But the most serious charges against Robinson were not filed until this summer, more than 15 years after Tiffany's biological aunt, Kathy Klinginsmith, called police to report the girl and her mother missing on Jan. 11, 1985.

    Klinginsmith said she often wondered what happened to her niece, convinced the girl would eventually return.

    "We were just hoping that someday we would find the baby," she said. "I think we always thought deep down that something terrible had happened to Lisa, but we always hoped that the baby was OK."

    Although she knows the girl has grown up with a different name, she still refers to her as Tiffany.

    And, although she has written the girl two long letters--one on Halloween with a flower arrangement, the other with a candle for her 16th birthday--she has yet to receive any reply.

    The biological family was given several pictures of the girl--including one of her in her high school band uniform, a photograph Klinginsmith keeps tacked up in her bedroom.

    "We're not trying to take her out of her home where she's been all her life," she said, "but I want her to know we're here and we love her and we'd like to see her."
  16. Akoya

    Akoya Bronze Member


    Death sentence upheld for Kansas killer who stuffed women's bodies in barrels
    Published November 06, 2015
    Associated Press

    The Kansas Supreme Court upheld the death sentence for a convicted serial killer on Friday who trolled the Internet for female victims, sometimes using promises of work or sex, and stuffed some of their bodies into barrels on his rural property.

    The ruling in the case of John E. Robinson Sr. -- accused of killing seven women and a teenage girl in Kansas and Missouri -- marked the first time that Kansas' high court has upheld a death sentence since the state reinstated capital punishment in 1994.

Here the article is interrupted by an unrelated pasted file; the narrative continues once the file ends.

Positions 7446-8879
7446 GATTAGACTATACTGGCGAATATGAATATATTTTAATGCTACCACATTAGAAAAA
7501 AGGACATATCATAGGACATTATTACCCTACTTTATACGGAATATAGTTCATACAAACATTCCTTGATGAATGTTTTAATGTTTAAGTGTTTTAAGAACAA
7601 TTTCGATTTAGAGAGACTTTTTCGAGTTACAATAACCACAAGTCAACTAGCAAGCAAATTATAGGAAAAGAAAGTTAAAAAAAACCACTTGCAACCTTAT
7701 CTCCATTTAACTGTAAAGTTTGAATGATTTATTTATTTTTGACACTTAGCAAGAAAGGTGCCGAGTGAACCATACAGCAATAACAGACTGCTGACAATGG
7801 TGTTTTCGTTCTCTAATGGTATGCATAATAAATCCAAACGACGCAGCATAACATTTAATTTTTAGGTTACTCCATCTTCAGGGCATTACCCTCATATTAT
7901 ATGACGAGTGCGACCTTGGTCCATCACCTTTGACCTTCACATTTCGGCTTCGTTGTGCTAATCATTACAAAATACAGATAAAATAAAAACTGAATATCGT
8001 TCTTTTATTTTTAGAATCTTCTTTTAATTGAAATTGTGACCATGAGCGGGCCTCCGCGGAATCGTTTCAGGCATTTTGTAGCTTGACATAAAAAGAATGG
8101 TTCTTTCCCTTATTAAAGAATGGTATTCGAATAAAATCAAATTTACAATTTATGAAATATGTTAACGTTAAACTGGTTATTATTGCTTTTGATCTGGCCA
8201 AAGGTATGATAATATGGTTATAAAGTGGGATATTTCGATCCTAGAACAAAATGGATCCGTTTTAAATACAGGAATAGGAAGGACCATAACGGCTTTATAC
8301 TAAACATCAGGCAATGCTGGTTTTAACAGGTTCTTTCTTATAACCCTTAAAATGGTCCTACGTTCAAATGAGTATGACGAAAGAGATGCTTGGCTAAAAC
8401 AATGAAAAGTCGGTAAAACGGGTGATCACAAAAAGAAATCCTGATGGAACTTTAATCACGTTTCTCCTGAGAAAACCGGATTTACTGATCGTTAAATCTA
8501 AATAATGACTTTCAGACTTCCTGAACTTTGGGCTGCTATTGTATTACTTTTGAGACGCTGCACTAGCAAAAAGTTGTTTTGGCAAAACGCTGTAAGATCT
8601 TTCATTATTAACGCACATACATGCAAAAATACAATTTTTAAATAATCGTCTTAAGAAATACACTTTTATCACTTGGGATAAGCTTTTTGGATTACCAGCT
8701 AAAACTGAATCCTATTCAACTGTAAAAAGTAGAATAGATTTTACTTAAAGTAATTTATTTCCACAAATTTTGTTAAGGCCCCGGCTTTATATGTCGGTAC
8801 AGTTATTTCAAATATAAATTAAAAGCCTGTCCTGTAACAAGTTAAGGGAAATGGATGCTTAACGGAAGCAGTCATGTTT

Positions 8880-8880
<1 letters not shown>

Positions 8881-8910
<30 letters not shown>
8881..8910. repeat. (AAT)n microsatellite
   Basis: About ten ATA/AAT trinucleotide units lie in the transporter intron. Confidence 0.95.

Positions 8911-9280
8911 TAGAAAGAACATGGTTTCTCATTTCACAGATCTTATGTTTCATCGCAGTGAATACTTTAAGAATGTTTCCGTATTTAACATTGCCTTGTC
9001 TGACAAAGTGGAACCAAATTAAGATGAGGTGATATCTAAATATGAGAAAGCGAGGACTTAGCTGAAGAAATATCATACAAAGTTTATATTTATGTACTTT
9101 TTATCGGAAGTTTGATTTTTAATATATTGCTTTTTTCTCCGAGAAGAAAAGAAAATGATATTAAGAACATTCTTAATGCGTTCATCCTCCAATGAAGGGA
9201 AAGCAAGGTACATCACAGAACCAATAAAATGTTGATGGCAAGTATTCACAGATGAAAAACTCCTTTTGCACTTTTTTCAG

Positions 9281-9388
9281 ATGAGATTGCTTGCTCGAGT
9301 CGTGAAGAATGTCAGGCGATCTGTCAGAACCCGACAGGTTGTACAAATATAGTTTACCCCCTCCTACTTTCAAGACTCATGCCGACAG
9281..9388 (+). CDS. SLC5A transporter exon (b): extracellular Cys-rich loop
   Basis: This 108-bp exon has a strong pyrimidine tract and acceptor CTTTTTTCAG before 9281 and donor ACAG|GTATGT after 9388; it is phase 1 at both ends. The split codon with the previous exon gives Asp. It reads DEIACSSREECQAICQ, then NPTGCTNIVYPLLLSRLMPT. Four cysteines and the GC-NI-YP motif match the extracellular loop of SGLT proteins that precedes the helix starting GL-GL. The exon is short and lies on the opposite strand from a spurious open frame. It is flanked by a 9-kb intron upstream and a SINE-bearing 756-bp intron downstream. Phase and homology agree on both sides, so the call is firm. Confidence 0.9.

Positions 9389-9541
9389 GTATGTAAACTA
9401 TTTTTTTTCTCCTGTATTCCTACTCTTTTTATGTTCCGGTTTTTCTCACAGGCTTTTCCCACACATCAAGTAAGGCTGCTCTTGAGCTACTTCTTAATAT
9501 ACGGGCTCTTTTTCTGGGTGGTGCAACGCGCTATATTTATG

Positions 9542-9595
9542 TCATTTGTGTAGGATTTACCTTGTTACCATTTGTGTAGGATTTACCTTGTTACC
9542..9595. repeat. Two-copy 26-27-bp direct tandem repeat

Robinson was sentenced to death for killing two women in Kansas, in 1999 and 2000. The justices upheld his death sentence in a 415-page ruling that also addressed numerous technical arguments raised by Robinson's attorneys.

    Robinson also was convicted for the 1985 death of a third young Kansas woman whose body was never found. Robinson, now 71, was sentenced to life in prison for killing four other women and a teenage girl in Missouri.

    Before Friday's ruling, the court had faced criticism over the number of death sentences it had overturned.

    The U.S. Supreme Court is considering appeals in three such cases, including those of brothers Jonathan and Reginald Carr, who were convicted of dozens of crimes leading up to the murders of four people in a snow-covered soccer field in Wichita in December 2000. A total of nine men are on Kansas' death row.

    Robinson was convicted in the 2000 death of 27-year-old Suzette Trouten of Newport, Michigan, and the 1999 killing of 21-year-old Izabela Lewicka, a Polish immigrant who attended Purdue University. His third, noncapital conviction in Kansas was in connection with the 1985 death of Lisa Stasi, a 19-year-old who was last seen by her family with Robinson in the Kansas City suburb of Overland Park.